John Moeller, a former White House chef, wrote in his memoir that he served at the pleasure of the President. This means that if the President wants to ban a specific food from going into his mouth hole, then it will probably become banned.

This topic is discussed in a C-SPAN program that interviews former White House chefs. One of these ex-employees, Pierre Chambrin, states that George H. W. Bush didn't want broccoli or Brussels sprouts served to him. He remembers, "I served him some Brussels sprouts. And he told the butler, 'Tell Pierre never to serve that to me again.'" That being said, it's worth noting that Bush didn't ban broccoli from the White House, he just didn't want to eat it himself. "Mrs. Bush asks for broccoli sometimes," comments Chambrin. 

While it makes sense that this etiquette exists, it's also a tad hilarious. Just imagine a restaurant patron finding a waiter, asking them to tell the head chef not to ever give them tomatoes for the next four years, and then expect the place to remember that request.

The White House chefs are on call 24/7

A White House chef can't mute their mobile (or couldn't unplug their landline, in the old days) as they gently drift off to sleep. Well, they can, but they may end up in trouble if their employer calls them to come in to cook. Yup, when the President's in the building, the kitchen staff are on standby. Pastry chef Bill Yosses told HuffPost, "In theory, we were working 24/7."

However, while the President could technically tell a chef to whip up a 2:00 a.m. dish, Yosses was never required to make such a meal. "I was there for eight years and that did not occur." He went onto say, "There could be a national emergency and the people involved have to get up at 3 a.m. and handle a crisis. The crises happened, but they weren't hungry."

Walter Scheib also stated that he wasn't frequently asked to cook food at unconventional hours. He informed VICE, "We really didn't do much of the midnight snack thing." It seems as if the presidents that Scheib and Yosses served never really abused this power. It's fortunate that these chefs weren't treated like emergency room service dispensers.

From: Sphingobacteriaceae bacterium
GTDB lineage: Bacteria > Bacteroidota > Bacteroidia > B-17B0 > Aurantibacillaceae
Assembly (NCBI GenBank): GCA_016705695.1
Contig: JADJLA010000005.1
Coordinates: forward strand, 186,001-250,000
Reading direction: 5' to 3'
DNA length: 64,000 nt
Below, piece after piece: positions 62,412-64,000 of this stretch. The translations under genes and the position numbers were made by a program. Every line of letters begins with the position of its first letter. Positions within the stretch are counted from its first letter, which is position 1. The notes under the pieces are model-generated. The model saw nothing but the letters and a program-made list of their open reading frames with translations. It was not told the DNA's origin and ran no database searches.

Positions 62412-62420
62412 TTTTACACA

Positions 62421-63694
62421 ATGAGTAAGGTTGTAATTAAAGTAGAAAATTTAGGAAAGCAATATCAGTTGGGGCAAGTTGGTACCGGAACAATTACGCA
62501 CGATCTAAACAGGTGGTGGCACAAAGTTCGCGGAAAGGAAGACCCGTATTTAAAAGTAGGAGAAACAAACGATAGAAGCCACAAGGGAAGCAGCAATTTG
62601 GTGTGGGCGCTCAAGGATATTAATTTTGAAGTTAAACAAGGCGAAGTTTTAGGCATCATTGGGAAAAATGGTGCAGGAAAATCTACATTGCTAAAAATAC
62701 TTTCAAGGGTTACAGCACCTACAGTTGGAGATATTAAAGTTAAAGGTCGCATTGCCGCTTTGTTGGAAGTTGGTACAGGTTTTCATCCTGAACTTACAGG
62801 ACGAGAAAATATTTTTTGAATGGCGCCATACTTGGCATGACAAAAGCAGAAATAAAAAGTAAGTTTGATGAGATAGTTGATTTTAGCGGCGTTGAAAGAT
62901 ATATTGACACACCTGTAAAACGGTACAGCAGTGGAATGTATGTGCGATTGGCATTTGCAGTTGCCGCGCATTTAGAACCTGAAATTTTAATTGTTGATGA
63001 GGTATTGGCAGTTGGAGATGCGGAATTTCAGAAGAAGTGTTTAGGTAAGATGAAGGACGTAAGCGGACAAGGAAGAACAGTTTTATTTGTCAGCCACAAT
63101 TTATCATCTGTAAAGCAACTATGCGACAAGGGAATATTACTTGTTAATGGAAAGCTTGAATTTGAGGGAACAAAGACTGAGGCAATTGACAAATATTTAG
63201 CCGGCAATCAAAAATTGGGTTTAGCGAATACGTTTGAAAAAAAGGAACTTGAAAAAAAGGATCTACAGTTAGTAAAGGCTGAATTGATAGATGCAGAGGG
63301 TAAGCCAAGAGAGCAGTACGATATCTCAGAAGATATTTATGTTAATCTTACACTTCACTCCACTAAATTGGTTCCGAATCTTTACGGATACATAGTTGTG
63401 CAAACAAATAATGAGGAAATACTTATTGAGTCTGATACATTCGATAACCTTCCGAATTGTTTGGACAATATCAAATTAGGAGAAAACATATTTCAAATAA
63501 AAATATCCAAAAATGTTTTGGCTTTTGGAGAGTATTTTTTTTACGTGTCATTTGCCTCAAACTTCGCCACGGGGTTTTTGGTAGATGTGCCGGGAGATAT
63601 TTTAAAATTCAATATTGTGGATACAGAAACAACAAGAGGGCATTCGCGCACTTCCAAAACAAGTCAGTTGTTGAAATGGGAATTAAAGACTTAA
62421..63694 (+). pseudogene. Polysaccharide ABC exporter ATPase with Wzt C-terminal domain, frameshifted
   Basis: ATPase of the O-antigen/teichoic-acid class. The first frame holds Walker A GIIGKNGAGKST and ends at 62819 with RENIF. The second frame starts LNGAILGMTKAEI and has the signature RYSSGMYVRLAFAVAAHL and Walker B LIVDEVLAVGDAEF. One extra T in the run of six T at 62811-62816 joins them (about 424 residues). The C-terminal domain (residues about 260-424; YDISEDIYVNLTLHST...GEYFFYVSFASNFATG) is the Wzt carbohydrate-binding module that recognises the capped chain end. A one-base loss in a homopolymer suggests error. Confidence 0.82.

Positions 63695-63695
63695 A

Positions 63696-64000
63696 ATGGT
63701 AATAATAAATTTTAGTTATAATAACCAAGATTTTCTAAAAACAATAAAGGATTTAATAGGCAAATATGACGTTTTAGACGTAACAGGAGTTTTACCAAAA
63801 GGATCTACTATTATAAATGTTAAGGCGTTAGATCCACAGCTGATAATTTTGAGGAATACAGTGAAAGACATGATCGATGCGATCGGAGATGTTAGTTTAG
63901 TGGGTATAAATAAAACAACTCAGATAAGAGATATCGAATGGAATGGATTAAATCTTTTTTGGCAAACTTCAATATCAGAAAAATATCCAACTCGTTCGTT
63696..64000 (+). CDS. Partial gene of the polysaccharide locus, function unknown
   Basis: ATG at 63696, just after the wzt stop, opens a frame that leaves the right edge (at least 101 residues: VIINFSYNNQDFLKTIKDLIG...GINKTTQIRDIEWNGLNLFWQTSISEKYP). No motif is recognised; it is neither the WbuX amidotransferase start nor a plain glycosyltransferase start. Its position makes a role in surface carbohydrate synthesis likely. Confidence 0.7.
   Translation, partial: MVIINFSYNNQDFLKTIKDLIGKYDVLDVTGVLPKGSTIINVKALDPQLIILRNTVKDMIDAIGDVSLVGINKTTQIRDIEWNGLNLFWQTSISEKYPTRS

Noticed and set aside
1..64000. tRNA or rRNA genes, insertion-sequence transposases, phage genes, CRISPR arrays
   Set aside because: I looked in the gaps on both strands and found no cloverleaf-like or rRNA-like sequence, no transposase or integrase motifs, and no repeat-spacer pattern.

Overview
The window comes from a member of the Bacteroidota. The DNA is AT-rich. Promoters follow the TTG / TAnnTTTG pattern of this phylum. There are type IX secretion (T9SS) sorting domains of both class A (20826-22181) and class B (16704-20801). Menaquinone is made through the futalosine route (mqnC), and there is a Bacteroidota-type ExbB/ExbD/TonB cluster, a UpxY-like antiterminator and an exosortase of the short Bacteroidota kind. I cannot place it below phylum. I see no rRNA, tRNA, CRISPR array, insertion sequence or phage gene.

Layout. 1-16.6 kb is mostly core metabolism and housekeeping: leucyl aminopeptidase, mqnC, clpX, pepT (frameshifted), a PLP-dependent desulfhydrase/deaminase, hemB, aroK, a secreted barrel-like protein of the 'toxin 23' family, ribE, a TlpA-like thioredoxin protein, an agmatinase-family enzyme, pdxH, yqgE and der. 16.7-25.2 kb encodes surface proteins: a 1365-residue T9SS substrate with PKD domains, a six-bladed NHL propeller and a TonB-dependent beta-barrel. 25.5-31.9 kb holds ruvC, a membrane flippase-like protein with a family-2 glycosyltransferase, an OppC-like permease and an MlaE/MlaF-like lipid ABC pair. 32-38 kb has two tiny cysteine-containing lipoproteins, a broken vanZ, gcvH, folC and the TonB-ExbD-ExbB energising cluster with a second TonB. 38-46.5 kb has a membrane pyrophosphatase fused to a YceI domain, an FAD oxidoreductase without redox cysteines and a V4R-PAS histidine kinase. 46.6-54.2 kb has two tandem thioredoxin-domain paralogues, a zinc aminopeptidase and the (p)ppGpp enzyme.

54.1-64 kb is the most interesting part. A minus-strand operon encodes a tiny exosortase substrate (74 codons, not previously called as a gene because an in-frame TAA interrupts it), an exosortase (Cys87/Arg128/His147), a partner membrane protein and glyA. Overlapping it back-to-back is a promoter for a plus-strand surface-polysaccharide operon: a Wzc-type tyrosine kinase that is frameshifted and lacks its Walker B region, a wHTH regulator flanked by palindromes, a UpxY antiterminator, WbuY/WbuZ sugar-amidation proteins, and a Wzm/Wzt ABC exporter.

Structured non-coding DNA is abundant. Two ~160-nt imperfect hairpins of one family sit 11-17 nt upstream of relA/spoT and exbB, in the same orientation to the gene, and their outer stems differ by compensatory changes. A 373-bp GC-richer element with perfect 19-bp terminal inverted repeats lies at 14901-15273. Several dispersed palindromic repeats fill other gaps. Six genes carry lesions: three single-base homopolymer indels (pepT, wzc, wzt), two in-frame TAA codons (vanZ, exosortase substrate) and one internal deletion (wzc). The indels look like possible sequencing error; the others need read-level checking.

A state dinner has a bunch of full-on rules for White House chefs

White House state dinners sound like the fanciest of affairs. According to The White House Historical Association, they are put on to honor the head of a government or a reigning monarch. Business Insider noted that hundreds of people can attend a single event. They also appear to be one of the most stressful banquets that a chef could ever cook for. 

In 2012, The Blade reported that some past and present White House chefs spoke at a panel hosted by the Association of Food Journalists. This discussion illuminated a few intense state dinner rules. The Blade wrote, "Second portions are never offered, but will be served if a guest requests them." Moreover, the article noted, "From the moment the first course is placed on the table to the moment the last course is served, no more than 55 minutes may elapse. And each course must absolutely be ready to be served at the proper time; no delays will be tolerated."

Not only are these requirements sweat-inducing, they're also oddly specific. For instance, why is it that the last course is required to be served in less than 55 minutes from the beginning of the meal? Why not an hour? Who in the world came up with that number? These directives seem hoity-toity and like they were made to make the chefs' lives more difficult.

Sometimes White House chefs have to cook gobs of hard-boiled eggs

Every Easter, the White House hosts its annual Egg Roll. And if you're wondering what this event entails, you're probably not alone. Luckily, a writer named Max Bonem decided to break this tradition down. In a Food & Wine article, he said, "The White House Egg Roll is an annual race where kids push eggs through the grass of the White House's lawn with long-handled spoons." This shindig can additionally feature a classic Easter egg hunt and a bundle of other activities. 

The White House's event also features a mind-boggling number of hard-boiled eggs. Bonem stated, "Over 14,000 hard-boiled eggs are hand-dyed for use in the Egg Roll and the hunt." The White House kitchen staff are sometimes required to hard boil and dye a ton, it not all, of these eggs. In 1998, the Los Angeles Times reported that these folks colored 7,200 shells for the celebration. Furthermore, The Atlantic showcased some photos of the 2001 team preparing these items. In the first pic, the chef assistants are working while a tower of egg boxes looms in the background. In the second snap, two employees are lifting a slew of them. 

It's a little uncanny that this facility is sometimes required to cook heaps of eggs that will hopefully never be eaten. Needless to say, most kitchen workers don't have to annually boil food for a children's lawn game.

White House chefs can be ordered to make unusual meals

When the White House kitchen is cooking for the President, the staff members are probably going to give their boss something he wants to eat. This means that if the President is craving a peculiar meal, then his staff should be finding a way to make it — even if it's something somewhat strange.